an informant for the feds, using the code name Jim Green. Citing a San Diego
Police investigation, the FBI report says Post "may have fled with between
half a million and $1 million"
The FBI cut off the relationship with Post, who became just another former
source. "Given the circumstances ... it is recommended this source be
discontinued, and the file be placed in closed status," the report concludes.
Demassa says the government has so many problems with its case "like using an
informant who's a convicted Russian spy" that the U.S. Attorney's office is
ready to deal. "I've heard 20 years" Demassa says. "I think they're more
comfortable saying she tricked him down there [to Mexico] than she was
involved in the murder."
But Fleming won't take the deal, her attorney says. She claims to have
evidence that Post is still alive.
Most believe that's highly unlikely. Then again, if anyone can come back to
life, it's Richard Carl Post.
In 1997, Janet Fleming hired Post to investigate employee theft at her
company. According to documents filed in federal court, â€œFleming sold â€˜black
boxes,â€™ machines she claimed emitted electromagnetic waves that could cure a
variety of diseases.â€
People across the country were buying them. Prices started at $1,400.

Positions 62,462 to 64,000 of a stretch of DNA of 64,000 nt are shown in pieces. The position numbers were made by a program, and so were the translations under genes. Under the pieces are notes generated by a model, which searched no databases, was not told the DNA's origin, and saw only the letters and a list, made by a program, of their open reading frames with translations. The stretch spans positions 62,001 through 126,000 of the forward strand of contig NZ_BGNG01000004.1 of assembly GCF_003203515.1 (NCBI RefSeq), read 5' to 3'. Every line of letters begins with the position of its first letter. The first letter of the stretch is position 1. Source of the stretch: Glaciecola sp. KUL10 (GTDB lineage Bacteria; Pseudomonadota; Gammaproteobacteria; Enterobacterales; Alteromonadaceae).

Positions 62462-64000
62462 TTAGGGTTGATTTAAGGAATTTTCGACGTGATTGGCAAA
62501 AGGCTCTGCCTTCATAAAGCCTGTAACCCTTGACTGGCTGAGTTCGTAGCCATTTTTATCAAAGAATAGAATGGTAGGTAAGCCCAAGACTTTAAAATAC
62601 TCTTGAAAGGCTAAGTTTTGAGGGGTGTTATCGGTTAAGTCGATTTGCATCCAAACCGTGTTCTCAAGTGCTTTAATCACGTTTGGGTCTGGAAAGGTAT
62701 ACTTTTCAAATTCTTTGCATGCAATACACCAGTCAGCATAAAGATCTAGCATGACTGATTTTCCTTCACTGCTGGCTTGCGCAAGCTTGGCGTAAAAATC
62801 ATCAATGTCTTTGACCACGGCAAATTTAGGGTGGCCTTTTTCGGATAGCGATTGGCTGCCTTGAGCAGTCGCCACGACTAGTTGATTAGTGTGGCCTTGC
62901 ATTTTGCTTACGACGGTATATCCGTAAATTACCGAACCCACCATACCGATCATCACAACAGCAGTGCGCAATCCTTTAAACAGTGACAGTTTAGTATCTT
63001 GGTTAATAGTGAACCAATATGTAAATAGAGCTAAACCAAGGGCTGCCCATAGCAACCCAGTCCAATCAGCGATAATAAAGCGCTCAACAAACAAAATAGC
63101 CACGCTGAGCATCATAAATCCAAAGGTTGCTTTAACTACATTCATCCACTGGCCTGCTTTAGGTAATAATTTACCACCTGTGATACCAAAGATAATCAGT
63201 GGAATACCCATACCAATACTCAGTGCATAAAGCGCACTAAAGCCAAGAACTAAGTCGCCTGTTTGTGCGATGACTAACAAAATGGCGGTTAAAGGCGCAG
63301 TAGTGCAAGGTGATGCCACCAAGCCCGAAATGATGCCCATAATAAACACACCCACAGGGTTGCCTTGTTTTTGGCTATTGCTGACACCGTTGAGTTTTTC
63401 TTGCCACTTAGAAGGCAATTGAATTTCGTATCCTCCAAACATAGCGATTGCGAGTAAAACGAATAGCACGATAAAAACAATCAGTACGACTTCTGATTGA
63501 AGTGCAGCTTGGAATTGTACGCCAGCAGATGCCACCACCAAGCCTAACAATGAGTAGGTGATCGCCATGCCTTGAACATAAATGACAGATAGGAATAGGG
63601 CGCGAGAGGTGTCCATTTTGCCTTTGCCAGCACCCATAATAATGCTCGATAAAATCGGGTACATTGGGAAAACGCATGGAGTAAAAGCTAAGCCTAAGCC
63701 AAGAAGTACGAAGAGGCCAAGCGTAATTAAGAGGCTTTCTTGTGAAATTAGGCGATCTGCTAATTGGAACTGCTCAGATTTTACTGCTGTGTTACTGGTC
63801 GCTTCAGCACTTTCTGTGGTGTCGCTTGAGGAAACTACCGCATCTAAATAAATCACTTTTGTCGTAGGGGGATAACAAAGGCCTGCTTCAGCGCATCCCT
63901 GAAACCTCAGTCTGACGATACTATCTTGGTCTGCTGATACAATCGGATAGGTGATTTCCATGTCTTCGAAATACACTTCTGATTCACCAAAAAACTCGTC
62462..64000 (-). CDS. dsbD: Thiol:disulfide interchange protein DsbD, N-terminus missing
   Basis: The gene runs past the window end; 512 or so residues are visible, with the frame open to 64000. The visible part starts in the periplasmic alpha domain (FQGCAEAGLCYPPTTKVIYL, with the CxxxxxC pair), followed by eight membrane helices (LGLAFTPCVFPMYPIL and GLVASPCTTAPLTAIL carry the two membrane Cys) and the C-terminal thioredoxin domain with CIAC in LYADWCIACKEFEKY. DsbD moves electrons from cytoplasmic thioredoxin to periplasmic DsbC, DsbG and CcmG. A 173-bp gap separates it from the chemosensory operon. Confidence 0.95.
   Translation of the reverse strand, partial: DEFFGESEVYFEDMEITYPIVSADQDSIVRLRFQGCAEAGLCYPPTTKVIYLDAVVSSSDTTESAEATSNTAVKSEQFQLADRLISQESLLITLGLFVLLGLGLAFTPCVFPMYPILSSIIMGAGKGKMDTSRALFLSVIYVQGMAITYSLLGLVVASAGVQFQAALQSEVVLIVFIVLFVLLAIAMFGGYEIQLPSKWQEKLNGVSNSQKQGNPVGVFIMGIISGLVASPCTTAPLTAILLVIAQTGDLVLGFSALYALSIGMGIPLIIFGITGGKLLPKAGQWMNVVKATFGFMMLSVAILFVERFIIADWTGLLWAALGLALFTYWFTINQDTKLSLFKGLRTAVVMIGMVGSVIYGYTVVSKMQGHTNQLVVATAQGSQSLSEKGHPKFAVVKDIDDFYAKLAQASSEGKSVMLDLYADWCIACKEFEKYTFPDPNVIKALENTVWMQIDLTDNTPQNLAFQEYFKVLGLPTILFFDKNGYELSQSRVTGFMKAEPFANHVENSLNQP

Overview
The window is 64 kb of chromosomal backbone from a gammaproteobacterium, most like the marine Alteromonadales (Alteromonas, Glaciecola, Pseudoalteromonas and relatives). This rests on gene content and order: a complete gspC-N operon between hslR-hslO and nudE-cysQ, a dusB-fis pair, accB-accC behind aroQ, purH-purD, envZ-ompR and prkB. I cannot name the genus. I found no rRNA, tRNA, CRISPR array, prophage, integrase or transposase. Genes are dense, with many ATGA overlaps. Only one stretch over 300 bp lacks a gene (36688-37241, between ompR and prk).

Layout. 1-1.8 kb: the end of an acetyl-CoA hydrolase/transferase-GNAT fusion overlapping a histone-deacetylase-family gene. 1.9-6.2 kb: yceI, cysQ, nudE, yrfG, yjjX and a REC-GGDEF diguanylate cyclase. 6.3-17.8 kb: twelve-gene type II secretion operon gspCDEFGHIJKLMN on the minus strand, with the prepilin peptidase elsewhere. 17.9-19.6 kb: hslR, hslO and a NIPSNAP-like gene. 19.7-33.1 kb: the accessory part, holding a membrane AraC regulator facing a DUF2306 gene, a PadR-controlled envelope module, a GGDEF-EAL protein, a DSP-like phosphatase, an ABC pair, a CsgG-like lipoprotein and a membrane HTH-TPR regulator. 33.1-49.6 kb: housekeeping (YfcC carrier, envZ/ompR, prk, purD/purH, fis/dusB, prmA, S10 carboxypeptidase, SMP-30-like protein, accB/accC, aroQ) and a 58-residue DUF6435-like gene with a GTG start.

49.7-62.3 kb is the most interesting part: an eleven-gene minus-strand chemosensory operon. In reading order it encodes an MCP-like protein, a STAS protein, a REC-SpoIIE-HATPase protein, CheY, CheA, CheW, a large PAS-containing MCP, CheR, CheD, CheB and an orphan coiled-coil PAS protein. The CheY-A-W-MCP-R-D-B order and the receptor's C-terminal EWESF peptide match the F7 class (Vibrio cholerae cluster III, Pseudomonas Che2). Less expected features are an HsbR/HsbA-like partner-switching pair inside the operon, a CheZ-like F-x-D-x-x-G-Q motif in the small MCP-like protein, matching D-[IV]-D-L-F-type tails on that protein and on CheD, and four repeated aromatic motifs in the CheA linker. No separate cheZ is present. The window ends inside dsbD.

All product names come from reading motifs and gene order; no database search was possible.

Business was so good there were reportedly several offices around San Diego
to handle the packaging and shipping. In six months, one office did more than
$1 million in sales.
Post took advantage of Fleming, a source says. â€œHe saw the nice little dollar
figure in her eyes, and concentrated on romancing her.â€
Fleming was a mystery woman, according to sources. She had at least three
different photo IDs, saying she was 5-foot-8 and 135 pounds, or 5-foot-10 and 170.
The photos are all different, too. According to someone who's seen them,
Fleming is wearing no makeup, then some makeup. Straight brown hair, then
fluffy and curled. The IDs say she was born in 1958, 1959 or 1963. She also
used at least three different names: Janet Fleming, Kimberly Bailey and
The feds were finding out a lot about Janet Fleming. The Food & Drug
Administration started investigating her business. Fleming and Post started
getting nervous.â€œThey were both aware the feds were looking at them," a source says. "They